J.B. Holmes is tied for first heading into the third round at the British Open in Royal Portrush. He recorded a solid 68 on Friday and is neck and neck with Ireland’s Shane Lowry at 8-under-par.
The 37-year-old from Campbellsville (Ky.) has yet to win a major championship in his career, as his best finish prior to this weekend was third at the 2016 Open Championship at Royal Troon.
If you think this moment will be too big for the red-bearded American, just remember that he’s played above his age group his whole life. Holmes made his Taylor County High School varsity team as a third-grader.
His dad Maurice called the golf coach to see if J.B. could get a tryout. He talked to IndyStar in 2016 about the fateful day.
“The coach said, ‘Well if he can shoot around 50 on nine holes,'” Holmes recalled. “And my dad said, ‘Well, I’ve got a third grader doing that now.’ Coach said, ‘Come on and have him try out.'”
He went on to be the sixth man on the team before he even turned 10. He told the Golf Channel’s Jimmy Roberts after Friday’s round that the experience taught him “not to be scared of anybody.”
“It was different, that’s for sure,” Holmes continued. “I lettered for 10 years. I don’t know if that’s a record.”
He eventually graduated and earned a scholarship at the University of Kentucky, just 90 minutes from his home. By his senior year in 2005, he not only won SEC Golfer of the Year, but led the Wildcats to its only conference championship.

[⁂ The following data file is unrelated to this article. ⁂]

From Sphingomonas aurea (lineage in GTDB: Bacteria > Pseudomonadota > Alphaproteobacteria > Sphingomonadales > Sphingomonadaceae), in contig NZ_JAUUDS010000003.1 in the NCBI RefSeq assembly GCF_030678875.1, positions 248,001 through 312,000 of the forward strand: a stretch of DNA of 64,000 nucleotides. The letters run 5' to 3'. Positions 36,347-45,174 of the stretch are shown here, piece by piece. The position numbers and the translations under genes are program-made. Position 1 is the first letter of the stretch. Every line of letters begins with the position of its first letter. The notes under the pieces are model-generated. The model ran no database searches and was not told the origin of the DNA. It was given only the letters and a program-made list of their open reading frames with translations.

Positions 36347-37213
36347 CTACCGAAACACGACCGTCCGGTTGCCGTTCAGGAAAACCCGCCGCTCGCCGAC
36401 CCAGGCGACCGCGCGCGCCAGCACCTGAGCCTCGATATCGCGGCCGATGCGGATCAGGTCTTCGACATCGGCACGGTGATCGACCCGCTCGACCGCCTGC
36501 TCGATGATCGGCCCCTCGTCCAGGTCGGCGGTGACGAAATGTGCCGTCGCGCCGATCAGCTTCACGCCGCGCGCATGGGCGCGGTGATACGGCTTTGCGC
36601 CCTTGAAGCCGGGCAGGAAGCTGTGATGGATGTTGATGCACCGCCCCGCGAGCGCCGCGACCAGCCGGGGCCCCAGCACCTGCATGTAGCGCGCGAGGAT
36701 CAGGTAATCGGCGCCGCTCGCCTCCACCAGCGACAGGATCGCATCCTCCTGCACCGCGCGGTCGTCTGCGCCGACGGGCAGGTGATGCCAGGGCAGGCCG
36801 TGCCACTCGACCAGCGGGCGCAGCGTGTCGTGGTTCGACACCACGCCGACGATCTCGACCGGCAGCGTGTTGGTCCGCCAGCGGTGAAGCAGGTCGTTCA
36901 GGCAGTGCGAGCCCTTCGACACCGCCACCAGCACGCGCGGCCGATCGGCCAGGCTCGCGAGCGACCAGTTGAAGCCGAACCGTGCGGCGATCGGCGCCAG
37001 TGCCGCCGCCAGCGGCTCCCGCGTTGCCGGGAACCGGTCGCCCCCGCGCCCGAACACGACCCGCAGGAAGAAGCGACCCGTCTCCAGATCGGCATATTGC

These accomplishments, plus his success on the professional level, led to his induction in the 2012 UK Athletics Hall of Fame.
He Has Dealt with Adversity off the Course, as Well
Holmes hasn’t just played above his age group. He’s dealt with adversity with his own personal health over the last decade.
J.B Holmes received two brain surgeries in 2011. The first was to fix structural defects in the cerebellum known as Chiari malformations, which required removing a small portion of his skull. The second one was to deal with his allergic reaction to the adhesive used in the first procedure.
According to Golf.com, side effects included vertigo, headaches and vomiting. The second procedure required an airlift from his home in Kentucky to Johns Hopkins in Baltimore.
“They had me on so much painkillers I didn’t remember much,” he said in 2017 to Golf.com. “I started out in Campbellsville and woke up in Baltimore. I remember vaguely getting on the plane and getting off.”
Prior to these procedures, he had notched two PGA Tour wins at the 2006 and 2008 FBR Opens. He also competed on the 2008 Ryder Cup champion team. While the recovery process from the surgery was only about three months initially, he ran into other health issues.
According to another Golf.com article, he injured his elbow after overexerting during his recovery and rolled an ankle during rollerblading.
“It was one medical event after another,” he said, “but at the same time, I enjoyed taking a year off and just getting on a good workout routine. There was a lot of rehab involved. At one point, I was going to rehab at three different places a day in Orlando. But at least I got to take vacations with family and friends.”
While he tumbled outside the top-200 in the world from 2012-2014, he finally turned his career around with a win at the 2014 Wells Fargo Championship. He has since notched victories at the 2015 Shell Houston Open and 2019 Genesis Open, as well as qualified for the 2016 Ryder Cup team.
While his life is back on track, he certainly doesn’t take it for granted after his medical turmoil from just eight years ago.
“If I really sat down and just think about it, yeah, it was extremely scary,” he said. “Luckily, I didn’t dwell on it…I’ve got to go get surgery, let’s get it done. Do what I’ve got to do to get back out here.”
He tees off at Saturday at 10:50 a.m. Eastern time on NBC.